Tips & Tricks for Lane Positioning & Spatial Awareness New Drivers Should Know
Good lane position is essential for traffic moving smoothly on the road. Watch instructor Liz go over basic techniques for proper lane positioning and spatial awareness in a residential setting. Together with Liz you will find out how taking in the "big picture" will not only help you guide your car down the center of your lane, but will also help you identify and avoid hazards like oncoming vehicles, and keep you from getting too close to parked cars.
Residential Lane Positioning & Spatial Awareness Basics
Residential Neighborhood without Lane Lines
- Imagine there is a yellow line down the center of the road and stay to the right of this imaginary line.
- Pretend another car is driving towards you and be sure you both have enough room to fit on the road.
Maintaining a Consistent Lane Position
- Aim high! Select a visual target in the center of your lane about a block or two down the road, or 10-15 seconds ahead.
- Keep your eyes scanning, taking in the "big picture" to help keep your car centered in your lane.
- Maintain a firm, but gentle grip on the steering wheel, making small steering corrections when needed. Don't squeeze the wheel too tight, or hold it too loosely.
Lane Position Next to Parked Cars
- When approaching parked vehicles on the side of the road, picture your lane is moving to the left and adjust your lane positioning, too.
- Give parked vehicles at least 3-4 feet space cushion, in case a car door should suddenly open.
- If there is no oncoming traffic, you can be a little left of center if it's necessary to keep a safe distance from parked cars.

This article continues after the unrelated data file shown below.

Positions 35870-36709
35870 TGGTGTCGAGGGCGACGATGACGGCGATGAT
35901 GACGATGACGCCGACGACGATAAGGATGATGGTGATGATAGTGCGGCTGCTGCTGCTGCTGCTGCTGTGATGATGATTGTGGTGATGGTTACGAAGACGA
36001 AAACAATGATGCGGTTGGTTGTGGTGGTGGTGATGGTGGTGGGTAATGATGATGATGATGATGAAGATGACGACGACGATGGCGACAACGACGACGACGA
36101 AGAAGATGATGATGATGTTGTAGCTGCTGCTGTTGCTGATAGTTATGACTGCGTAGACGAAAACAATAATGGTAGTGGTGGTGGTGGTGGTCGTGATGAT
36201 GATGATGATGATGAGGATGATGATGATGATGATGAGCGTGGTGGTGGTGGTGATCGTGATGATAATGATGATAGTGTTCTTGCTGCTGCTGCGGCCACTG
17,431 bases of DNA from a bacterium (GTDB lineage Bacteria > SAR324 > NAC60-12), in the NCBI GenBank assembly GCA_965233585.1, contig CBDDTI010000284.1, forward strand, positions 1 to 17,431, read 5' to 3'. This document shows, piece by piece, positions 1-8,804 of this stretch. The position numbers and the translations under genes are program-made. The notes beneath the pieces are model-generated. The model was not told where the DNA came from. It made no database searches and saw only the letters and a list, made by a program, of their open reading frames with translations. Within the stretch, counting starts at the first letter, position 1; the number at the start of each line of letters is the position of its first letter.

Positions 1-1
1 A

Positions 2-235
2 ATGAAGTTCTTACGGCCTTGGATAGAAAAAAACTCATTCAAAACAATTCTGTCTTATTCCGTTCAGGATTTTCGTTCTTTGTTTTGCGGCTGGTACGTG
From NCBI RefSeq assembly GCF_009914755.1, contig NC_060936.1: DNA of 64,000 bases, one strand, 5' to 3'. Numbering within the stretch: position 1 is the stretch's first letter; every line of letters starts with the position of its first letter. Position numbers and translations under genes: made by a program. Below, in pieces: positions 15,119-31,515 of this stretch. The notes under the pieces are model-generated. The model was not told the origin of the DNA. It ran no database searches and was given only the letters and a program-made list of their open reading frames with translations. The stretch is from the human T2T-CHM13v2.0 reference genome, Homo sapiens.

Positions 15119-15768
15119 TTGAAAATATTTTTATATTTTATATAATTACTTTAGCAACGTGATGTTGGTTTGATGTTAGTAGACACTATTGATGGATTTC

- Don't stare at parked cars or you will tend to gravitate towards them. Guide your car by looking farther down the center of the road.
Handling Oncoming Traffic and Parked Cars at the Same Time
- Slow down to give yourself more control over your positioning and more time to react to potential hazards.
- Position yourself evenly between the oncoming traffic and parked cars, being a little closer to the parked cars' side, if necessary.
- Pull over to the right side of the road and stop if necessary to accommodate oncoming vehicles on narrow roads.
Space Cushion to the Front
- Maintain a minimum 3 second space cushion at all times with the vehicle to the front of you.
- Establish a 3 second space cushion by choosing a fixed object in the road that the car in front of you passes. Count the seconds it takes for you to reach that same fixed object. If you count less than 3 seconds, you are following too closely.
- Increase your space cushion to 4 seconds or more if you are driving an SUV or there are adverse weather or road conditions.
Lane Position and Spatial Awareness, Video Transcript
Hello current and future drivers of the world, it's Liz with Drivers Ed Direct! I'm here today to breakdown lane positioning and spatial awareness in residential neighborhoods.
Navigating residential roads can be challenging for new drivers because most of these roads are two-way streets that do not have road markings or lane lines separating the different directions of traffic. It is important for you to identify your driving lane on the right side of the road and remain centered in it as much as possible, as this will be the safest place for you to be, especially when there is other traffic present.
When driving in a residential neighborhood without lane lines, imagine a yellow line running down the center of the road, dividing the road into two lanes. Your job is to stay to the right of this imaginary line. In many residential neighborhoods you will see sewer manholes near the center of the street -- these often times can help you visually divide the road into two. Also, you can easily imagine another oncoming car driving towards you -- would you both have enough room to fit on the road? If not, you need to move more to the right.